Wednesday, June 30, 2010

Micmacs

It's the timeless re-telling of a tale involving two warring crime families who have been pitted against each other by a third party. The third party seeks revenge for the murder of his father and mother. No wait ... that's the plot of Lucky Number Slevin I'm describing. Micmacs is very similar, just substitute "weapons arms manufacturers" for "crime families" and you'll have a good idea of how the story unfolds.

I like some of the sets used in this film which could be described as toy box fantasies for children. Perhaps I was distracted by all of the shiny objects, but the movie's character development seemed shallow and briefly touched upon. One of the actresses, Julie Ferrier, has an onscreen physical presence that I don't often see nowadays. She reminds me a little of Giulietta Masina in the 1954 film La strada. Jean-Pierre Jeunet also directed Amélie and Delicatessen.

My counts may be a little off, but here are some statistics of what you can expect to see:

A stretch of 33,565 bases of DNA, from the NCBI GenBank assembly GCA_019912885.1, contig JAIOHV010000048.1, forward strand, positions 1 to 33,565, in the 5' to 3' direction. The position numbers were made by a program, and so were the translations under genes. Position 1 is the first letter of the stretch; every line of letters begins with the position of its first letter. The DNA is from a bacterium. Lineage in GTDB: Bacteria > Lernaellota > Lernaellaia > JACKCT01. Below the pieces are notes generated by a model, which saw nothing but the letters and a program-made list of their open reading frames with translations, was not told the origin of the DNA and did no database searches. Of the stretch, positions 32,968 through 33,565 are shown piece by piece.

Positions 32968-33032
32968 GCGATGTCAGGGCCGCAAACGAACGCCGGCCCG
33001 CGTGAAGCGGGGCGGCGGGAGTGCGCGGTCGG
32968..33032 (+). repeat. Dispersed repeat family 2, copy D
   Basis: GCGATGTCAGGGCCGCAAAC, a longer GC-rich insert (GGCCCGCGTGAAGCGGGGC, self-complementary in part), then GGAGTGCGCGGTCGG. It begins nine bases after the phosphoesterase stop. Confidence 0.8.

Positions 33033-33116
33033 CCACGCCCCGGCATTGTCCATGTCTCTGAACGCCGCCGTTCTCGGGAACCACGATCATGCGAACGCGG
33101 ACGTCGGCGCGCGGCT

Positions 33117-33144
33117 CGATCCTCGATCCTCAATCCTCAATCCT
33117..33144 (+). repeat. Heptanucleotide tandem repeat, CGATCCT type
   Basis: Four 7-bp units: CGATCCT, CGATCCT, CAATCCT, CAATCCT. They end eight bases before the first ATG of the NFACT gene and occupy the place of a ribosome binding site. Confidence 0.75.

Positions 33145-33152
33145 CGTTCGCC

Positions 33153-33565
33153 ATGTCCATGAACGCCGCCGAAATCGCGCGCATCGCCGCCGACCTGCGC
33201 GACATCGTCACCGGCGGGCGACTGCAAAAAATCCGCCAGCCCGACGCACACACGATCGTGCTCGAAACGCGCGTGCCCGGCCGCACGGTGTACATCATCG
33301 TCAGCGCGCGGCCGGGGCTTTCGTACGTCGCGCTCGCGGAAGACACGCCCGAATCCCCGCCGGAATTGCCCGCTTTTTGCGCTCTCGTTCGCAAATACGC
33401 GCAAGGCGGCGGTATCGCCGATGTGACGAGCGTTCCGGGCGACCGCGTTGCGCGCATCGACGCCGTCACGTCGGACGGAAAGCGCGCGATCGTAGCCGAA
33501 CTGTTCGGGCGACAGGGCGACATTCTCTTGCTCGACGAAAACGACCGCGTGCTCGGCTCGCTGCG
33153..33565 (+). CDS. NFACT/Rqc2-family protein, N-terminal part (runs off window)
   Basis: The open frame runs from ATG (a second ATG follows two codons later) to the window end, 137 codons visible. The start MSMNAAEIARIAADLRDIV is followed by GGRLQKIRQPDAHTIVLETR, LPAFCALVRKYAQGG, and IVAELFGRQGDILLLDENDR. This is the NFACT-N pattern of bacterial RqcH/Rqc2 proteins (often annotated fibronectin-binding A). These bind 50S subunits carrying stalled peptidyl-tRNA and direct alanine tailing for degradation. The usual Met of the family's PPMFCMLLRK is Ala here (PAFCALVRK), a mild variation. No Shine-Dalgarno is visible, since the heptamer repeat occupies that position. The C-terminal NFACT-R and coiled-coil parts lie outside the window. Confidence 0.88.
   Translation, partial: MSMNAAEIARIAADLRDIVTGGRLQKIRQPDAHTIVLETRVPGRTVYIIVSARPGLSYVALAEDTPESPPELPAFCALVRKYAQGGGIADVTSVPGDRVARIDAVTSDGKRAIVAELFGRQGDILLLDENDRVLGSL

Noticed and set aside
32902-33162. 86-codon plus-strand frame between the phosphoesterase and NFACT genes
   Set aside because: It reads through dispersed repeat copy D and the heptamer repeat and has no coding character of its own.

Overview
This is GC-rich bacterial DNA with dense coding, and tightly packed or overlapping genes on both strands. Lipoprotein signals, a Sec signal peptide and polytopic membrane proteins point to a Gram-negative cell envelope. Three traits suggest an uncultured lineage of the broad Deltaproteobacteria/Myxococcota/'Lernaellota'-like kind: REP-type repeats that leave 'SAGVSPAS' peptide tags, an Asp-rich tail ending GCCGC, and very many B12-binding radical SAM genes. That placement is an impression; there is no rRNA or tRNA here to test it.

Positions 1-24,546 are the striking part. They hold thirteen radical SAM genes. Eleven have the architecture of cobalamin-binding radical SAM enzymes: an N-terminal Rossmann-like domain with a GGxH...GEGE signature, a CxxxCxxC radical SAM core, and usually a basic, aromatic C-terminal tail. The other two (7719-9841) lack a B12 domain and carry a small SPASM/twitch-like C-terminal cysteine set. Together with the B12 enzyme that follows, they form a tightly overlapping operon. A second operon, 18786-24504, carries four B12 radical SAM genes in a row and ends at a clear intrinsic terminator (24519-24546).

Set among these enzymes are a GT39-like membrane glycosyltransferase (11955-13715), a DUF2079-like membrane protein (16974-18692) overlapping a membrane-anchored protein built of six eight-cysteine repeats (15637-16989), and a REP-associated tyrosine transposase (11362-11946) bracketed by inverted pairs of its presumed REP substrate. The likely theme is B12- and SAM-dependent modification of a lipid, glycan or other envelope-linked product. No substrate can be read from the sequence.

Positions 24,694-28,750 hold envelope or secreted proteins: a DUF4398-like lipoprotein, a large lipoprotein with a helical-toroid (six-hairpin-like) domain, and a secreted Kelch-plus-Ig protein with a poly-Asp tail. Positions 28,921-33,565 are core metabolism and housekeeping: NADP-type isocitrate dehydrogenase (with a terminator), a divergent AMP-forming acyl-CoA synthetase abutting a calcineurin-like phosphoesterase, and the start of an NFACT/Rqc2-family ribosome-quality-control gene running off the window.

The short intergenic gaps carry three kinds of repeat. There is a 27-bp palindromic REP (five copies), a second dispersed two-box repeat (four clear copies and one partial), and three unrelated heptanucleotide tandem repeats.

2+ scenes featuring a mime imitating robot movement
2+ scenes of a contortionist hiding in a refrigerator
2+ scenes involving anti-personnel landmines
lots of A-Team-like stunts in which no one is physically injured

Venue: Egyptian Threatre, Seattle WA
Genre: Crime comedy w/romantic overtones
Mood: Surreal and quirky
Screen size: Any
Language: French w/English subtitles
Rating: 3.0/5

Official Site
IMDB

Friday, June 25, 2010

Soul Kitchen

Zinos Kazantsakis runs a small diner in his Hamburg warehouse. The bags of frozen chicken patties and french fries he serves probably come from a local grocery store or Costco (if they have any of those in Germany). His business model is simple, give the customers what they want. It gave me hope about starting my own restaurant someday, all you need is a microwave, deep fat fryer, and a few big refrigerators! But sanitation conditions aren't good, and the health department is breathing down his neck, demanding bribes or they'll close down his restaurant.

In steps Zinos's ex-con brother who needs a job in order to stay out of prison. Zinos's girlfriend tells him she's moving to China, and he's thrown out his back. No longer able to cook, it looks like the end of the business. It's one problem after another, but despite all of these obstacles I wasn't left feeling hopeless. Go figure.

This is the third film I've seen from Director Faith Akin. It is not at all like the serious dramas of his I've watched in the past, but based on my limited exposure I would characterize him as one of the most promising and original directors working today. His 2007 movie The Edge of Heaven is one of my all time favorites.